My newest and favorite weed killer is my 5 gallon propane tank with a torch (referred to as a Hotspotter). This is a very good alternative to herbicides and its effective…and fun. Works very well on bittercress and other annual weeds.
Poa annua requires more rigorous prevention methods. Please refer to “A Bit About Law Care” for the best possible solution to preventing annual ryegrass or other weeds from invading your lawn.
Lastly…weed a little every time you are outdoors. An ounce of prevention really is worth a pound of cure…even when it comes to weeds.
To be sure, our little bit of snow is nothing compared to the tough winter most of the country has endured, but for us North-westerners it was quite an ordeal. I am a kid at heart when it comes to snow. There is something about the soft quietness (without the wind of course) of a snowfall in the country.
I was particularly observant of the birds that were present during our short winter blast. Many of the normal visitors; Junco’s, Sparrows, Towhees, Chickadees, Red-winged Blackbirds, Starlings (#*@#!), a flock of Robins (unusual) and of course Annas Hummingbirds.
The Hummingbird feeder froze, so I hung a light beside it to keep it thawed so the little buggers could feed. As I was watching from the back porch, one of the little guys fell to the ground and couldn’t get up…so I rescued it and got it to fly back to it’s nest. My they are small.
It was a short lived snow, but it was beautiful…I loved watching the birds…and the snow fall.
Already receiving questions about the affect of the cold weather on the Daffodils and Tulips that are making their way out of the ground. It also begs the question: “How about the perennials, berries, early blooming trees and other plants that are pushing now? Are my containers at risk?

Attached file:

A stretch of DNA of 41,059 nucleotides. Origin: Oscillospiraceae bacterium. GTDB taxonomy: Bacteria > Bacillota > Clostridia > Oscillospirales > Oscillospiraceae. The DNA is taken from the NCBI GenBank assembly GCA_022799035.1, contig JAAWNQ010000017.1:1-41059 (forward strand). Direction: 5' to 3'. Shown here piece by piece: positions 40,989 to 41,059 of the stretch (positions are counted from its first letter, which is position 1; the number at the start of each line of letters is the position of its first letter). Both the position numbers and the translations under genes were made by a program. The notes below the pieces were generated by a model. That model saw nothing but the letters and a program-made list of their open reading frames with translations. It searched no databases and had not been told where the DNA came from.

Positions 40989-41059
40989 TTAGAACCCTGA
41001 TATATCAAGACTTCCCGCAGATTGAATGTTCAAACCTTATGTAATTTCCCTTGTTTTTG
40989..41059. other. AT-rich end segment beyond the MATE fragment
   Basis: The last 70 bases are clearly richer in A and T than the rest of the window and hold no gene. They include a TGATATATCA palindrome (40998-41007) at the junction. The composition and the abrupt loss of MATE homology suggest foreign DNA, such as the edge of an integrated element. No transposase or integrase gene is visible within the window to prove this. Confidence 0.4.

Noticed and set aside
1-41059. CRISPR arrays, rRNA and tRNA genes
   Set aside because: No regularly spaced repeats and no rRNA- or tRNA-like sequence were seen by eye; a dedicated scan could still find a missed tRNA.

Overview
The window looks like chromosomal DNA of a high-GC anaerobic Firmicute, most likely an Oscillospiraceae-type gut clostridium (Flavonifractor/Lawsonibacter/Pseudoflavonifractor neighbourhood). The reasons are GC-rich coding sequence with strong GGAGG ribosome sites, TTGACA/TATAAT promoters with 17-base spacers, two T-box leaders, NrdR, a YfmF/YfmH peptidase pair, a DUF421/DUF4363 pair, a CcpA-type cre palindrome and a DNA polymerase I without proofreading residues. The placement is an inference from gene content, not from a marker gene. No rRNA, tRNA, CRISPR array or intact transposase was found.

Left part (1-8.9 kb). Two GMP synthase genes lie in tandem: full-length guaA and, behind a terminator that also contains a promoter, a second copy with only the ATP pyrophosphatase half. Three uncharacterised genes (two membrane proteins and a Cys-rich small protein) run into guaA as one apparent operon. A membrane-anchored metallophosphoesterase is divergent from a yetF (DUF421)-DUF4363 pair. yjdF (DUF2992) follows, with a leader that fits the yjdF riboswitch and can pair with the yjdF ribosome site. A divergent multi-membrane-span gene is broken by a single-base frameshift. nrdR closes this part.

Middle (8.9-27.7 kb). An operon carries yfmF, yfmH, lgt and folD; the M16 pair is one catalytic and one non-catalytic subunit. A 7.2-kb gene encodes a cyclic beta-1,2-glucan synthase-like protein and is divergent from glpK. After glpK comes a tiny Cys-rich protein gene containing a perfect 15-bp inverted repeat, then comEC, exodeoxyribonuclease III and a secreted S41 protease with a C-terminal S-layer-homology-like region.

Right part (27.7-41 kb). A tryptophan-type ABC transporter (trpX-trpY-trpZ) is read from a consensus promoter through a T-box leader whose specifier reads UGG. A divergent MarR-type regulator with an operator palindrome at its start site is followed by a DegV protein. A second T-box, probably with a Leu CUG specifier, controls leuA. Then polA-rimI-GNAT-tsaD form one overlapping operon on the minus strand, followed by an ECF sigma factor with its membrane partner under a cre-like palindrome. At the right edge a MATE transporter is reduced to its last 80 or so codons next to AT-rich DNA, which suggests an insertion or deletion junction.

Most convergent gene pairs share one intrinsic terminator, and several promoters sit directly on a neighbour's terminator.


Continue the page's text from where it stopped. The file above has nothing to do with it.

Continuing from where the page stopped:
Well…good news! Without getting too technical, plants are created to protect themselves when conditions dictate that they need to. Solutes, anti-freeze proteins and membrane lipids are adjusted in order to withstand desiccation and to avoid ice crystal formation within the cell structure. Pretty amazing, huh? Click Here for an in-depth explanation by Roger S. Seymour.
The thing I worry about most when the real cold weather appears, is the health of my expensive containers…not the plants, but the containers themselves. If you have recently planted some winter annuals or other plants in a container and watered them, then there is a chance (depends on the length of depth of the cold spell) that the container could crack. I have had this happen once and learned my lesson. Some bubble wrap, or even cardboard, wrapped around the container is usually enough to protect the ceramic or clay pot from cracking.
Stay warm and Happy Gardening!
Social Media has changed everything it seems…including gardening. Facebook, Pinterest, Instagram, and Twitter are the new kids on the block for information sources. Here at Simply Gardening we recognize the importance of keeping up with these new platforms and we try our best to do so. On the other hand, much of what we see is not worth the space it takes up. I sometimes cringe at the lack of credible content regarding the trendy fads that dot the pages of these giants.
We are in an age where the click of a button is a “like” and you instantly have a new “friend”. We somehow are validated by how many likes or friends we get, or how many followers we have…and when you stop and consider how long it takes to develop a real friendship, one can’t help but to question the collapse of real substance.
Learning to garden is also a life long process…the art is developed by persistent trial and error; of doing again and again. Volumes have been written on best practices relating to gardening and yet we trust a photo of a planted “pallet” or a “shoe bag” without a thought of how to maintain the health of the plant.
I’m not a prude when it comes to new ideas and whimsical trends, but if we are to assist future generations in the craft of gardening, then we should focus on teaching the fundamentals of sustainable garden practices. We need to cultivate a deep knowledge and understanding of the soil and its relationship to the plant.
We would do well to spend less time looking at pictures and more time with our hands in the soil.